• Later that decade, Morgan began writing numerous letters to the Marvel Comics Group, many of which were printed during the early 1970s in the letters section of such Marvel comics as Fantastic Four #95,[69] The Amazing Spider-Man #82,[70] Sgt. Fury and his Howling Commandos #78,[71] The Avengers #73[72] and Conan the Barbarian #5.[73] More often than not, whenever one of Morgan's letters wasn’t published, he received a compensatory Marvel No-Prize in the mail.
  • It was during this second letter writing phase that Morgan’s first known piece of satirical writing was published. In the letters section of Captain America #122,[74] he had two consecutive letters printed: the first under his own name and home address and, directly beneath it, a second separately-sent letter from "Toronto, Ontario" which he’d signed with the name of deceased villain Baron Zemo. In it, "Zemo" implored Marvel writer/editor Stan Lee against resurrecting Cap’s former World War II teen partner Bucky Barnes in favor of himself: "I’m begging you, Stan--keep the kid dead and let me return!" Lee, who had met Morgan eighteen months earlier in Toronto,[75] wrote the following editorial reply: "Sooo! The infamous Baron Zemo is alive and well in Toronto, ehhh? (TORONTO?!?)".
  • Over the next few years, Morgan’s style of comic book letter writing would become so distinctive that the iconoclastic American humor magazine National Lampoon parodied his letter writing style in their "Is Nothing Sacred?" issue (January 1972).[76] In the Marvel pastiche Son-O’-God Comics which was written by Canadian associate editor Michel Choquette, the first letter in the fake letters section at the end of the story was attributed to having been written by "Stan Spooner, Toronto, Canada". This parody letter accurately spoofed Morgan’s writing style in tone and spirit, right down to its similar use of a spiritual closing salutation (Morgan: Pacem in Terris; Spooner: Yours in Christ).[77]
  • In 1973, Morgan began writing letters to Creem, which led to his hiring, a year later, by Lester Bangs.[1][78]
  • One of Morgan's first instances as a comic book writer appeared in issue #16 (April 1979) of the alternative press anthology series Star*Reach. His 16-page cover story, Murphy’s Law, was illustrated by Ken Steacy.[64][79]
  • Morgan wrote volume two of Dean Motter's Vortex Comics series Mister X,[80] the first volume of which ran 12 issues cover-dated June 1984 to August 1988. When Motter left the first, color series to work on other projects, he asked Morgan to assume the writing duties for a second, black-and-white volume, which ran 12 issues cover-dated April 1989 to March 1990.[81]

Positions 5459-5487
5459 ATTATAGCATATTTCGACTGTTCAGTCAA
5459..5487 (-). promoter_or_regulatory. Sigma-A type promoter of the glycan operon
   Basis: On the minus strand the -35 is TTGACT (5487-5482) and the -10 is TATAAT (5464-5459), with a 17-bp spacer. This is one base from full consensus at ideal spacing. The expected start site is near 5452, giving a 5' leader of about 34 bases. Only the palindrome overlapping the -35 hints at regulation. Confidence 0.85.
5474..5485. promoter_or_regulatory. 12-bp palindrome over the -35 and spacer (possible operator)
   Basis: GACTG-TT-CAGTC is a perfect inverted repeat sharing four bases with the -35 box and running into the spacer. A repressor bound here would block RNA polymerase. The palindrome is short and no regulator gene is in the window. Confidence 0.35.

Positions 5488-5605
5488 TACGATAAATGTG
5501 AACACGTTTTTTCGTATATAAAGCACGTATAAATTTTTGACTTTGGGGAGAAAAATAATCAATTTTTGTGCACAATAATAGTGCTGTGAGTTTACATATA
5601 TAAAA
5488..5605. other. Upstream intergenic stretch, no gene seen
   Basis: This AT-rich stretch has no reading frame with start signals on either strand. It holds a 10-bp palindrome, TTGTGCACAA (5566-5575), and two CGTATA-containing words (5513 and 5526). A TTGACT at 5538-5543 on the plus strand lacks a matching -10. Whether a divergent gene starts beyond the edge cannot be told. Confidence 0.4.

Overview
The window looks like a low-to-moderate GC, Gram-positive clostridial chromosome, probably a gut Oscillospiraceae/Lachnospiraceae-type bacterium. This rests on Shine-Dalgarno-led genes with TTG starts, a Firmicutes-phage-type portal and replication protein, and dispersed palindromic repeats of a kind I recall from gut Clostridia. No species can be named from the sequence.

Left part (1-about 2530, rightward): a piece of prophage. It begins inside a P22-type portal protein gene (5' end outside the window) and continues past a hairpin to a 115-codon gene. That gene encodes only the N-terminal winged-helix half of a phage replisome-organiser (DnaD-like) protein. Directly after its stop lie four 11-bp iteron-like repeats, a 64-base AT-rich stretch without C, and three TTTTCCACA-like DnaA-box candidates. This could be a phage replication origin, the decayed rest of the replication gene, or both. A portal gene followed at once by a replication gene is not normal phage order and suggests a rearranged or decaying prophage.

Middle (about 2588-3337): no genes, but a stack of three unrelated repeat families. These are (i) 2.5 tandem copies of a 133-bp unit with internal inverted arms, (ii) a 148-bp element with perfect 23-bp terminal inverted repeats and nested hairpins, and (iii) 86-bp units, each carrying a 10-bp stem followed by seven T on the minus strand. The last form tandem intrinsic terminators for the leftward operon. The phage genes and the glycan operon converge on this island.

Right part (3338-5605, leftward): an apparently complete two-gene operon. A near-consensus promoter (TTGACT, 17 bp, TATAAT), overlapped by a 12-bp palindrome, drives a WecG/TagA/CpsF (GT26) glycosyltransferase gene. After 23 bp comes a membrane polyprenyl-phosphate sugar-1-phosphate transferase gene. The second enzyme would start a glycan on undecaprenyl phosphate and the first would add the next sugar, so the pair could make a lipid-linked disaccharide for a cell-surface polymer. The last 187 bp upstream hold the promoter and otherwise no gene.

• In 2008, again at Motter's behest, Morgan wrote the introduction[82] to Volume One of Dark Horse Comics' hardcover omnibus Mister X: The Archives.[83]
  • In 2011, Dark Horse reprinted Morgan's Mister X stories in a 320-page deluxe hardcover edition titled The Brides of Mister X and Other Stories.[64]
  • In 2012, Morgan announced that he was writing the introduction to a proposed deluxe edition of Howard Chaykin's "considerably filthier"[84] graphic novel prequel and sequel to Black Kiss, Black Kiss 2, eventually to be published by Image Comics.

See also[edit]


  1. ^ a b c Robert Matheu, Brian J. Bowe (2009). Creem: America's Only Rock 'n' Roll Magazine. HarperCollins. ISBN 978-0-06-137456-2. 
  2. ^ Mentor. Editor. Lester. A Personal Appreciation - Creem (August 2003)
  3. ^ Creem (August 1975). Can't Help Thinking About Me. p. 70. 
  4. ^ CREEM Magazine archive - November 1988
  5. ^ Chapter And Verse: The Rick Wakeman Interview, Part 1 - Creem (June 2004)
  6. ^ Chapter And Verse: The Rick Wakeman Interview, Part 2 - Creem (July 2004)
  7. ^ List of Northern Secondary School alumni#Arts and literature
  8. ^ a b Excalibur (November 28, 1974). Portrait of the Superstar as an Automobile. p. 17. 
  9. ^ a b Excalibur (December 12, 1974). Preston Steals Show at Harrison's Non-Event. p. 19. 
  10. ^ Jeffrey Morgan interview - M3 Event
  11. ^ "The Air Pirates Show" - CHRY-FM
  12. ^ Jeffrey Morgan in the Musical Periodal Index of Library and Archives Canada
  13. ^ Machine Rock in the Musical Periodal Index of Library and Archives Canada
  14. ^ Is Meat Loaf The Orson Welles Of Rock? - StageLife (February 1978). pp. 22.
  15. ^ A Solid Gold Rush - Cheap Thrills (January 1977). pp.7.
  16. ^ Machine Rock: 23 Original Hits - Tee Vee Records #1038
  17. ^ Canadian Trade-marks Database
  18. ^ CBS Records Canada's 25th Anniversary (1979). The Silver Years. p. 54. 
  19. ^ Rolling Stone (July 28, 1977). Our Lady of Perpetual Motion. p. 75.